Many marketers take their time when translating their website and collateral, such as brochures, webinars, or online videos. Those marketers are confident that English is "the language of business" and that, even if the product is available internationally, English-only digital properties will be enough to convince prospects to evaluate it.

Studies beg to differ.

According to a report titled "Can't Read, Won't Buy," research firm Common Sense Advisory found that 75% of customers prefer to purchase products in their own language. So if a competitor has translated some collateral and you haven't, you're already at a disadvantage.

The advantages of a localized website are obvious, but there's something else that's routinely getting ignored: the importance of localized mobile advertising.

As companies are still trying to develop their mobile advertising strategies, customers have already adopted mobile as the primary way of accessing the Internet. A study from InMobi discovered that global customers use their phones mostly (37%) or exclusively (23%) online.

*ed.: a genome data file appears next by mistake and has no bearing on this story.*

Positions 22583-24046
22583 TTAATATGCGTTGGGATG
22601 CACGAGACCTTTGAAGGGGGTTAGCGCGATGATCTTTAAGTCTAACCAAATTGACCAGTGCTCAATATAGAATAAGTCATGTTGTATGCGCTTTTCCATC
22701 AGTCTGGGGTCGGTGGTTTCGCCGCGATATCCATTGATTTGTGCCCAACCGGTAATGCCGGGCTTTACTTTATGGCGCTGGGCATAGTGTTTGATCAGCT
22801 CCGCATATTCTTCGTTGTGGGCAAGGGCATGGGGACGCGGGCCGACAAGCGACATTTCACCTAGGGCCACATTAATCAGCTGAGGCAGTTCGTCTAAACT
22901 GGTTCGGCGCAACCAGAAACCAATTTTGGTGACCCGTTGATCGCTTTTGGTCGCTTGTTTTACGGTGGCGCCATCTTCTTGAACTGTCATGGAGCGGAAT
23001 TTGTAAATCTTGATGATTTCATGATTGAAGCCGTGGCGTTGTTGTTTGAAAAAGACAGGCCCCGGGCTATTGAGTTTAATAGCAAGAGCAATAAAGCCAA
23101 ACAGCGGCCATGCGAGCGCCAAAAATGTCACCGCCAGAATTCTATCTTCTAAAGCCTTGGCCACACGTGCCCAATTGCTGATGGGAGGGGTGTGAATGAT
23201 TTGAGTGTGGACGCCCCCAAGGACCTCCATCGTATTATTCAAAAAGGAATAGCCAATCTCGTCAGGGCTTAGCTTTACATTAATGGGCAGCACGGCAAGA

That presents an enormous opportunity for businesses that translate and tailor their mobile content for local audiences.

Benefits of Localized Mobile Advertising

Mobile user acquisition firm Appia conducted a study about the benefits of localizing mobile ads to serve different regions (specifically, Germany, Spain, and France). The company ran controlled tests of mobile ads that were both localized and in English across those three markets. The ads were distributed across Appia's network at the same time, and traffic was served evenly, based on real-time visits to a mobile app or website.

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image of Françoise  Henderson

Françoise Henderson is the co-founder and CEO of global language service provider Rubric. She has more than 20 years of experience in localization, and she serves as an adviser to nonprofit organization Translators Without Borders.

LinkedIn: Francoise Henderson

Twitter: @rubricfrancoise